Friday, September 14, 2018

Americans Believe Race Relations Have Worsened in Trump Era, But Divided Over Who’s Most Threatened

By 57 percent to 15 percent, Americans believe race relations are worse 18 months into the Trump administration than during the Obama presidency. Respondents rated relations under Barack Obama’s term 38 percent better to 37 percent worse.

The poll conducted in early August and reported by Larry Sabato for the University of Virginia Center for Politics also highlighted many of the divisions and anxieties about race and race relations that affect Americans. For example, super majorities adhere to American ideals that all races are equal (82% agree), all races should be treated equally (91% agree), and all races should be free to live where they choose (86%).

But, significant portions of the population support some of the “alt-right’s” often expressed positions. For example, America must protect its White European heritage (35% agree) and White people are currently under attack in their county (43% agree). Still, a strong majority support protecting multicultural heritages (82% agree). Also, a larger percentage of Americans believe racial minorities are under attack (57%) than believe Whites are under threat (43%).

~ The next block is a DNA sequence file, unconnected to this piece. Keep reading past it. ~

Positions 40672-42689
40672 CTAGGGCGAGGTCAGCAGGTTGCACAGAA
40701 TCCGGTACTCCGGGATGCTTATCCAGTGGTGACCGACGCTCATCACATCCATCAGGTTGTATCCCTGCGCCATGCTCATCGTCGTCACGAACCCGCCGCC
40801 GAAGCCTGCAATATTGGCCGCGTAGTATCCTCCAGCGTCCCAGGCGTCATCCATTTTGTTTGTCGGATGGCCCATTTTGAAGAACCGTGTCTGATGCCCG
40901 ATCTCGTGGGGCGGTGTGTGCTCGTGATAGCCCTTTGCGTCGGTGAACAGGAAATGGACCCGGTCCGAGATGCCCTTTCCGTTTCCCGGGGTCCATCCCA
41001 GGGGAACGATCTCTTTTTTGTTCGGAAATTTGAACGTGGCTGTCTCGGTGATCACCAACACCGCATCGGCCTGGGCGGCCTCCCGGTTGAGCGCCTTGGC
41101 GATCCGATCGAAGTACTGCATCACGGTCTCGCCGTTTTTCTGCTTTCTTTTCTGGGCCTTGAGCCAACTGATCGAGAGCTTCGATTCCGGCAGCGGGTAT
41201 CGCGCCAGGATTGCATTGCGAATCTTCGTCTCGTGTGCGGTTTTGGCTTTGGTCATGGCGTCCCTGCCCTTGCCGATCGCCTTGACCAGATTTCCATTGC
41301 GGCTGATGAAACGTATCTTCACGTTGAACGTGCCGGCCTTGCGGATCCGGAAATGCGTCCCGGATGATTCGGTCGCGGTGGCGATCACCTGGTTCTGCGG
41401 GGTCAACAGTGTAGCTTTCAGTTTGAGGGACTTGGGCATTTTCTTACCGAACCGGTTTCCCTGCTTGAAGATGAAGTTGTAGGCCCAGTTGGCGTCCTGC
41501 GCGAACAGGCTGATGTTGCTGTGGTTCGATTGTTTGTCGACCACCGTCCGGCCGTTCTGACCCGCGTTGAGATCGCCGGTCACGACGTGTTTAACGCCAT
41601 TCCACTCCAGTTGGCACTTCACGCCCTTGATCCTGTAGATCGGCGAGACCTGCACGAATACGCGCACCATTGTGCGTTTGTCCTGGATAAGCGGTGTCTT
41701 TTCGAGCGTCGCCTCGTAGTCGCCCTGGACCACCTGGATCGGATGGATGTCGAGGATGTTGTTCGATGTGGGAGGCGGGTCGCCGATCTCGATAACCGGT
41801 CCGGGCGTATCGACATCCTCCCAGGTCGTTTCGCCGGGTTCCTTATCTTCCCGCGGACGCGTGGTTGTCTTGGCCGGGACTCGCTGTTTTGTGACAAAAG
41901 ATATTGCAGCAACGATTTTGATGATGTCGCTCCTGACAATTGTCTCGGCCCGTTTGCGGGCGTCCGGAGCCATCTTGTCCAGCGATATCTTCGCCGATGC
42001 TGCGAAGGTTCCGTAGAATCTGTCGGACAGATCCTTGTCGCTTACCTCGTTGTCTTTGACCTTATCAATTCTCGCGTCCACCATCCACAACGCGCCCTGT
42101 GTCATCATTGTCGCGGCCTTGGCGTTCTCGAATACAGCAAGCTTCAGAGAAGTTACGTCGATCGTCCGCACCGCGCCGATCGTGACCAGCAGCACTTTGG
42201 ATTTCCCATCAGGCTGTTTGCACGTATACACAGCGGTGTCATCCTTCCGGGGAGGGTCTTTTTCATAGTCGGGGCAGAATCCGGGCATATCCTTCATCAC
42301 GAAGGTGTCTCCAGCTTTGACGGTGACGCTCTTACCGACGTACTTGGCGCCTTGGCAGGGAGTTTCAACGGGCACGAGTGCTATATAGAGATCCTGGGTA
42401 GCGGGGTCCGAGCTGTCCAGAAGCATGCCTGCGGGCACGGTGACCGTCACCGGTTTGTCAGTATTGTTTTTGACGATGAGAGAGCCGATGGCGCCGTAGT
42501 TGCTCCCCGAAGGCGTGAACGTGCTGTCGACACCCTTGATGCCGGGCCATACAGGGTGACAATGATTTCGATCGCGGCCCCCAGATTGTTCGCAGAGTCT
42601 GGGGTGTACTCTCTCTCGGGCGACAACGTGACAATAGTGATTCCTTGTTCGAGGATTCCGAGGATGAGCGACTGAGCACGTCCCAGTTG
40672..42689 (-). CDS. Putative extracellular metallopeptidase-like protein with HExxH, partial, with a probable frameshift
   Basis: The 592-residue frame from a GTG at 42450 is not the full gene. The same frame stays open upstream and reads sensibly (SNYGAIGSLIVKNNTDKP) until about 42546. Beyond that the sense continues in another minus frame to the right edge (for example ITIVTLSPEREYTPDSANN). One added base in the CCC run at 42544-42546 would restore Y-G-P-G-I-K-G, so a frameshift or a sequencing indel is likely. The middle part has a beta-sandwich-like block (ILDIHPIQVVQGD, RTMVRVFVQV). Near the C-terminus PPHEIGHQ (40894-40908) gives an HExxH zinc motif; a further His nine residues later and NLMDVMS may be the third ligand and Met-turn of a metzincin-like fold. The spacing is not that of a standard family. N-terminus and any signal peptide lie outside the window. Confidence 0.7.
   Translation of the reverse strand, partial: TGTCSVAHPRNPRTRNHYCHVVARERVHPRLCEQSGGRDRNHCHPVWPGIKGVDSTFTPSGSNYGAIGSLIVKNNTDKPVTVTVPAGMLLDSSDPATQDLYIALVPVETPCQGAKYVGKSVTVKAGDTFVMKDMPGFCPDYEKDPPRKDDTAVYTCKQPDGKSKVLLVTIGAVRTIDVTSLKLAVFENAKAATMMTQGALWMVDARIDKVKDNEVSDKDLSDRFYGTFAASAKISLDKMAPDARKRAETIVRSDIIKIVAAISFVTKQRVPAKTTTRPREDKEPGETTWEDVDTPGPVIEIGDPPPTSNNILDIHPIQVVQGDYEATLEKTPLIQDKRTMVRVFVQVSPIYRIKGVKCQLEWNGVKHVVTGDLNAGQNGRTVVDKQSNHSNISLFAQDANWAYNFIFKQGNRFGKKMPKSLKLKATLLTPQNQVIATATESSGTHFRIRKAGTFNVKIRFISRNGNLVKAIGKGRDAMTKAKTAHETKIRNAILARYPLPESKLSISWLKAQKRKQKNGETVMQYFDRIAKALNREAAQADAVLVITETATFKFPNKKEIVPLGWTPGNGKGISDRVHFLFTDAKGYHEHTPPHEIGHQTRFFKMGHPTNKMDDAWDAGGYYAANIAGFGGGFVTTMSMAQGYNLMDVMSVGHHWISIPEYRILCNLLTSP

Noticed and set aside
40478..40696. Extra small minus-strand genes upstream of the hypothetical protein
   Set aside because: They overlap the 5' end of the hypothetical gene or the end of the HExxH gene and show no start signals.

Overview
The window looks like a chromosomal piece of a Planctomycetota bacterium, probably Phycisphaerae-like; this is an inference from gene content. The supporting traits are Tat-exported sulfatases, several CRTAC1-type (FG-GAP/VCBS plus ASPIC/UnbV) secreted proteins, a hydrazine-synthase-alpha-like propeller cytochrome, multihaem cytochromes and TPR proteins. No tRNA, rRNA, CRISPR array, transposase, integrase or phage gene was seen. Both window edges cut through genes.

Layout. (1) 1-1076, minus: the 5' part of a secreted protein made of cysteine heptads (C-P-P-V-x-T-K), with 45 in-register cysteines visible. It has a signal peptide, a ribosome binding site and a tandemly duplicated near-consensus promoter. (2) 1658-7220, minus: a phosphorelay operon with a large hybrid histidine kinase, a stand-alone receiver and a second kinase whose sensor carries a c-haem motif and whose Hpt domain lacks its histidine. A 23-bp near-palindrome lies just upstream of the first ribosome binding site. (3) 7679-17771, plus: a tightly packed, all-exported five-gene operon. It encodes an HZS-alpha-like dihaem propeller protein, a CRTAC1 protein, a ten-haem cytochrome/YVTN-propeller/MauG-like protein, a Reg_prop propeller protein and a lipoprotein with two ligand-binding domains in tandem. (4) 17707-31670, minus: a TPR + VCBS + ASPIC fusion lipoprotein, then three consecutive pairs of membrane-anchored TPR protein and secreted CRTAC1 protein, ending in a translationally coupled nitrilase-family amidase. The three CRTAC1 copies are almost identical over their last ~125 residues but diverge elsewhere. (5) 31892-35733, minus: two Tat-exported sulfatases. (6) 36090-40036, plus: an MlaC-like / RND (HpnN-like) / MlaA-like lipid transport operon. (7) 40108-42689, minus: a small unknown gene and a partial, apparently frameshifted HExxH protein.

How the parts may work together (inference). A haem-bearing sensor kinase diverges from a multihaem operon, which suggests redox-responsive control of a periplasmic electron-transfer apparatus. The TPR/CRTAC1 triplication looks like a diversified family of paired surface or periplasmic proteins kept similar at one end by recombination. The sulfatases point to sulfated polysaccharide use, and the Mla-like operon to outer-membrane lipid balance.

Although extremists who trade in these race-based appeals don’t marshal much support (Neo-Nazis – 5% support, White Nationalists – 8%, Alt-right – 7%) – witness the recent Charlottesville anniversary activities in D.C. and Charlottesville – there is a group of Americans who are anxious about the status of Whites and can be politically mobilized.

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